Friday, June 26, 2009

The Forgotten War

The Korean war officially began 59 years ago yesterday. It's always interesting to hear about wars and see the history. It's incredibly sad to see that so many people died. If you look at the numbers, I believe more people died fighting in the Korean War than the Vietnam War.

What's a shame about this war is that it's often referred to as the Forgotten War on this side of the ocean. It came soon after World War II and wasn't publicized like the Vietnam War. Both of my grandpa's were in the service at this time. If you don't know your history well, here's a lesson for you:
On June 25, 1950, the North Korean offensive started from four locations
across the 38th parallel into South Korea. In 41 days the South Korean and
American forces would be driven back into the Pusan perimeter, just a few miles
from the southern shore of the tip of South Korea. In August reinforcements from
the Eighth Army and Marine Corps would arrive.

By the end of September the Eighth Army would break out of the Pusan
perimeter while Infantry and Marine Corps landed at Inchon and liberated Seoul,
the capital of South Korea.

Three months later Marines, forward details from the Army and other
British, French, Turkish, South Korean and other United Nations forces would
stand at the Yalu River, the border between Korea and China, thinking the war
was nearly over. Soon after reaching the border, a force of 300,000
Chinese troops who had moved into North Korea during the UN advance and
concealed themselves in the mountainous terrain, attacked the UN forces from the
rear. The UN forces would soon be fighting their way back to the coast to be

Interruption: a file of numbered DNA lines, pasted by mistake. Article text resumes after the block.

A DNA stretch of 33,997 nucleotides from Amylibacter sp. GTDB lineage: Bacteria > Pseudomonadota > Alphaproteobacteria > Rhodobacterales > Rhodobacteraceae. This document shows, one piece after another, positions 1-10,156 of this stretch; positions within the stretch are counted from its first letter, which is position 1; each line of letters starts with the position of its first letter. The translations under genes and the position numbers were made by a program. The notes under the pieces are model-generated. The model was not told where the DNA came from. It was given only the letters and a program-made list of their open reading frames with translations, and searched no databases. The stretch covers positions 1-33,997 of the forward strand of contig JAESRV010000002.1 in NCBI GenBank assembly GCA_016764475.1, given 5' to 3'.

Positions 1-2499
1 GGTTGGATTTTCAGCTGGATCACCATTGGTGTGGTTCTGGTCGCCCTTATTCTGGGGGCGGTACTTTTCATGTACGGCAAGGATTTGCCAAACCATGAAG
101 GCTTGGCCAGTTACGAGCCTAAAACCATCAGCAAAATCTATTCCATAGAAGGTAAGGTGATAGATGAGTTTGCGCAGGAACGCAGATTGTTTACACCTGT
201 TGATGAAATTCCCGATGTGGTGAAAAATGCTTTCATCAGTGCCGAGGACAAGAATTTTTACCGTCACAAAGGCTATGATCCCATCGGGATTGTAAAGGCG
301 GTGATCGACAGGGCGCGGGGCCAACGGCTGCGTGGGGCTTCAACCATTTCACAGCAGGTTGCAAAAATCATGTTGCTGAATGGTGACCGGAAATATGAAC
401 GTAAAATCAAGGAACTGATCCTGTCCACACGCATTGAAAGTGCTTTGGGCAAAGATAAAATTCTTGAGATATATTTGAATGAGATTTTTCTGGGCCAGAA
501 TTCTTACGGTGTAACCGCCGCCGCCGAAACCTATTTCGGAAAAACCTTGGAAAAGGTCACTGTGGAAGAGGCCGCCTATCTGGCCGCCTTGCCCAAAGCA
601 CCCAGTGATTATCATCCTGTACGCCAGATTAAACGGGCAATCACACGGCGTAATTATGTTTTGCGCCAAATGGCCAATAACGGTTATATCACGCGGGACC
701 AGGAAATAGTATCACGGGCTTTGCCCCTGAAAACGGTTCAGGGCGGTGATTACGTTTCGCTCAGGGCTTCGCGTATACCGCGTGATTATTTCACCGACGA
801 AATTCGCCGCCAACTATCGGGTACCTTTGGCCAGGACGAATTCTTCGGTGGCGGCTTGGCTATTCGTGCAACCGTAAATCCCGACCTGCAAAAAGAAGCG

taken off by the Navy or to secure positions in the south. The next 2½ years of
the conflict would become trench warfare or battles for hilltops fought back and
forth across the 38th parallel.
The Korean War lasted for three years and ended in a truce of sorts. This is why that small peninsula halfway around the world has a DMZ and is still divided. It's an unfortunate outcome...considering that many North Koreans perish each year due to starvation. People there aren't allowed the same freedoms we have here in the States.

Both of my grandpas have different experiences from their time in the service. My mom's dad was in the army and saw a lot more action fighting in the first year and half of the war than my dad's father who was in the navy on an aircraft carrier for the second half. According to him he didn't see any action...just helped launch planes.

This war has particularly special meaning to me because I'm adopted from South Korea. If it hadn't been for U.N. forces interveening and the U.S. sending as many people as they did, I may have never made it here to my family. I'm grateful for those who served and for those who continue to serve. Without you a lot of things wouldn't be possible. Sure, there are mistakes and people get hurt who shouldn't be hurt, but there is also a lot of good when someone or a group stands up for someone that can't protect themselves. The War Memorial in Washington D.C. is particulary impressive.


Hopefully oneday, Korea will be united as one single country...that there won't be this need to have a DMZ and soldiers patrolling boarders. That there wouldn't be news of North Korea doing nuclear tests and launching missles. While they may be idle threats and maybe the country can't do much damage to the US, it's still sad.